Digital Film, Digital Audio Question from a Newb

Discussion in 'Macintosh Computers' started by locobaker, Oct 10, 2004.

  1. locobaker macrumors newbie

    Oct 7, 2004
    Ok, first off - I have searched the forums many times. I'm a true newbie. Anyways, I am a PC user (Ahh!) but I am switching to Mac in roughly 2-3 months, planning on getting a 15 inch Powerbook with all the features, pimped out, etc etc. If anyone has any specific reccomendations, let me know. My primary use is digital software which obviously needs a lot to run on.

    The reason for getting a mac is the software and the "simplicity" and all the good things that Mac has to offer and all the crap that the PC offers - basically, I'm fed up with the PC and I need a good notebook for digital video editing as well as digital audio editing. I use Final Cut Pro for video because I love it and know it relatively well. That's what I plan on using on the new Powerbook. This brings me to my first question, how well can the new powerbook handle FCP? I assume pretty well, but I want to know.

    Secondly, I plan on pursuing a digital audio program (as a hobby, video is my career). I'm confused on what the hell to use. I'm a songwriter, I play guitar. What's the best program to learn and use for apple? At first, I was thinking to get an MBOX which comes with Pro Tools and go with that. But I've been reading so many different opinions. What audio editing program should I get, and which works best on the mac? Am I going to be able to incorporate my vocals and guitar easily with the mac? What's the best way to go? MBOX w/pro tools or is there a better/easier solution? Let me know! Don't be shy.

    I know thats lots of questions, but if anyone can help me out that'd be awesome. I mean... I am joining your team aren't I?
  2. WinterMute Moderator emeritus


    Jan 19, 2003
    London, England
    FCP runs just fine on my 17" 1Ghz, although you have to wait around a bit for the rendering sometimes, and a separate FW800 drive is a neccesity, I edit and export to DVDSP on a regular basis, and while a dual G5 would be quicker, I can be anywhere I like doing it.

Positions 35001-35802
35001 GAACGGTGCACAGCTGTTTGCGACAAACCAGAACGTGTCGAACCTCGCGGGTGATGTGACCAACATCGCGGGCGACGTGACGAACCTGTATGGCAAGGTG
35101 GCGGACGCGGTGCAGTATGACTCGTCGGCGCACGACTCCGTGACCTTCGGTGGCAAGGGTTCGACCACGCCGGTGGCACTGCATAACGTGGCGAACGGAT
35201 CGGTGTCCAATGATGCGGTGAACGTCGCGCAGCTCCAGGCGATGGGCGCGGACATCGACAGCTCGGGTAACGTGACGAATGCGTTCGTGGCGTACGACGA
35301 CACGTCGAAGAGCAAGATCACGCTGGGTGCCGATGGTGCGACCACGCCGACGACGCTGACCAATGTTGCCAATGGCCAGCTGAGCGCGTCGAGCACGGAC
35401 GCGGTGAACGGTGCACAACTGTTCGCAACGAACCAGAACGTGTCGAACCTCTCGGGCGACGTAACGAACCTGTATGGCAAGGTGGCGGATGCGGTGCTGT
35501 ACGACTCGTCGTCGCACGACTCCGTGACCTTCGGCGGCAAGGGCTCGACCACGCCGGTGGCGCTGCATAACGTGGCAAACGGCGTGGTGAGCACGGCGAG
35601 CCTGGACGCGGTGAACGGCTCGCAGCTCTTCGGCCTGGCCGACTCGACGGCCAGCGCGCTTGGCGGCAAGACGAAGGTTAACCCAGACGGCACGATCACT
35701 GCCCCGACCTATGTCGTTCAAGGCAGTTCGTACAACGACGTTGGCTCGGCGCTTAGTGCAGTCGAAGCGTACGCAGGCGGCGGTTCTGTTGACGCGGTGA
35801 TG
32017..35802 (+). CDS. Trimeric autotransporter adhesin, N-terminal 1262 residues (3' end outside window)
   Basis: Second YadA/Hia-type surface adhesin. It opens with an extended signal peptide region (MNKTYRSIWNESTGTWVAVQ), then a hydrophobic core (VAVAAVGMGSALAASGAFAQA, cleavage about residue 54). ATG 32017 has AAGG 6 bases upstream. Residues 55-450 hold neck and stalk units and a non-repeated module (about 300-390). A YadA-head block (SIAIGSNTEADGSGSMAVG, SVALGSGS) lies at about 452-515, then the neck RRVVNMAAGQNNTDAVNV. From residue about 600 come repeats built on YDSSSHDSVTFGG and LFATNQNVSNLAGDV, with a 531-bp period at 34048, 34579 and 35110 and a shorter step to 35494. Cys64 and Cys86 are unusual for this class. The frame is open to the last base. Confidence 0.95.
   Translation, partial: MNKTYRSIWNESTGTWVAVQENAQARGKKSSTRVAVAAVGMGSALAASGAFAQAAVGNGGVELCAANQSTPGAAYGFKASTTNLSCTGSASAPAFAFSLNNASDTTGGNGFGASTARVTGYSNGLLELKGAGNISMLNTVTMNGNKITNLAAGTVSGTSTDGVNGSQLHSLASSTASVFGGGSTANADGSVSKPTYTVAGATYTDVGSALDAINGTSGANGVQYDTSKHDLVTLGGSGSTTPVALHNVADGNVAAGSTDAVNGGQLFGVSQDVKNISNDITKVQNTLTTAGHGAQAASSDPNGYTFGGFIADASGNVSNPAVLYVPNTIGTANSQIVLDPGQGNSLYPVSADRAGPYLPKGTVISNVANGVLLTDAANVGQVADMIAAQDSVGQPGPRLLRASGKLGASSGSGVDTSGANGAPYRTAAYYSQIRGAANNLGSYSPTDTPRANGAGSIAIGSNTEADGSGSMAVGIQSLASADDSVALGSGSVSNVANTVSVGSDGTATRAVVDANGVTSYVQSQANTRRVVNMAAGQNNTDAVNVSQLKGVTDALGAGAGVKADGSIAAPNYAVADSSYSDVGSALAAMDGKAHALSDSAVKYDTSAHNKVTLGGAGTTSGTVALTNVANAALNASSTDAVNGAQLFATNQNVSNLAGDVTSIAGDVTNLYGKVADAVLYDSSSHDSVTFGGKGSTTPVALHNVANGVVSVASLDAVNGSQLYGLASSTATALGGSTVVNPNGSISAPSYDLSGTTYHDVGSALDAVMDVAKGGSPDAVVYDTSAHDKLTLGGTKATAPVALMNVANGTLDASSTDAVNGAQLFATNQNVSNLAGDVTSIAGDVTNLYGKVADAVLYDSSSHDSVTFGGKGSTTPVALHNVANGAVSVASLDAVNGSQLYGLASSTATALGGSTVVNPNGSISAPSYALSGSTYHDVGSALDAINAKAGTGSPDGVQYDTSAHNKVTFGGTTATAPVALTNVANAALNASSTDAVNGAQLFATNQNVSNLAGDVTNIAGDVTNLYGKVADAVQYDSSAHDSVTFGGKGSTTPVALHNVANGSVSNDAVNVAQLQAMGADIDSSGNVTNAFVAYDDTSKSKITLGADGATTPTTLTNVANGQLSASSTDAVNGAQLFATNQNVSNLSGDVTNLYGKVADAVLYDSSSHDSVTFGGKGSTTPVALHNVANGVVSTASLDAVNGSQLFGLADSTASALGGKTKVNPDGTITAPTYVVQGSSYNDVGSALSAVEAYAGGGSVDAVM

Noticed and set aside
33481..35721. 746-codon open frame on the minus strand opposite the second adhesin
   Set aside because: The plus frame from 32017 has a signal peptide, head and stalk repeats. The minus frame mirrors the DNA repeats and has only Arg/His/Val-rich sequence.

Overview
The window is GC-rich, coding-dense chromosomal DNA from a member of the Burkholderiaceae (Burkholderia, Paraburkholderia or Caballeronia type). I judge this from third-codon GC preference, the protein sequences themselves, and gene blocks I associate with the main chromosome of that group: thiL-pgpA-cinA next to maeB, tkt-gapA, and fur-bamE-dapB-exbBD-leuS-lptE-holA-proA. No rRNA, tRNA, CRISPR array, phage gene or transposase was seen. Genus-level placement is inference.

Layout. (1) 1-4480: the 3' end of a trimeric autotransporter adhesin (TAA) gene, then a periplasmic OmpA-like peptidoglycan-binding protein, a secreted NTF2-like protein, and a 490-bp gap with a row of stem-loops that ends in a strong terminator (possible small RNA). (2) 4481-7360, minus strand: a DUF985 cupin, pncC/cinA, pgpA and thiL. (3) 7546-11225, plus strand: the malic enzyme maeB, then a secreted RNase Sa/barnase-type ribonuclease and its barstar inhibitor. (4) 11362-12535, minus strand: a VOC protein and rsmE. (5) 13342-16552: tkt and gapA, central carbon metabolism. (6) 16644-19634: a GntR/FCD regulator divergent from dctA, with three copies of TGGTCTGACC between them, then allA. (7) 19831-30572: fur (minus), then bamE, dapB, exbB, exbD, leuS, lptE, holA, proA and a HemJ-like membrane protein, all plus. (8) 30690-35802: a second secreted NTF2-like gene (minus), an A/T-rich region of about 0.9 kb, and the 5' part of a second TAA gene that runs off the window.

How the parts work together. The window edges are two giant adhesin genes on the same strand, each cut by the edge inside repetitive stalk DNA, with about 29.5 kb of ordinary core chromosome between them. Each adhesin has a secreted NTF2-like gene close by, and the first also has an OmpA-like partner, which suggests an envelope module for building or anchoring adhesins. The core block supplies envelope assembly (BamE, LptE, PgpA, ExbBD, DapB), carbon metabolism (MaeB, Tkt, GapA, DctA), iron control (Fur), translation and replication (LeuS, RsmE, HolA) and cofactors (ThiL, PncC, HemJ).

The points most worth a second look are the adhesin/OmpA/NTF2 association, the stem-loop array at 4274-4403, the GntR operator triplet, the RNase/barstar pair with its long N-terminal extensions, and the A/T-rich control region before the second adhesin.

I also teach Music Tech at a London Uni, and I've been a recording engineer for nearly 20 years, my advice is simple, if you can afford ProTools, get it, if you are going to be working a lot with midi and soft-synths/samplers, get Logic or DP4, but be aware that the learning curve on both is STEEP...

    ProTools is a very easy system to use for audio recording, and it does basic midi as well, but has no internal synths, you'll need to supply those yourself. As an "out-of-the-box" solution ProTools LE is excellent, and if you need to do acoustic recording, the hardware works just fine.

    You could always go the garageband route, but you'll need some input hardware and it doesn't run that well on the PowerBooks (it runs OK, but they tend to run out of legs pretty quickly).

    ProTools isn't in all the big studios for nothing, (yes, I know there are plenty of US studios that don't use it), but AIR Lyndhurst, Abbey Road, Real World, Metropolis, Sphere and Whitfield street all use it, (to name a few) and there is a commonality in the main global studios that centres on ProTools as a destination system. Plus nearly all the big film post-production houses are moving to ProTools now.

    Lots of folks don't like it, but lots of folks do, and in the end, it does exactly what it's supposed to do with a minimum of fus and a reasonably shallow learning curve.
  3. neut macrumors 68000


    Nov 27, 2001
    here (for now)
    osxaudio <--- this is the place for mac based audio (OSX). You'll want to get a full DAW if your working with video too (soundtracks in you future?) OR get Live/Reason if your not too concerned with precise soundtracking (though there are ways around that).

    You'll love your Powerbook. :D Go for the 17"!!!


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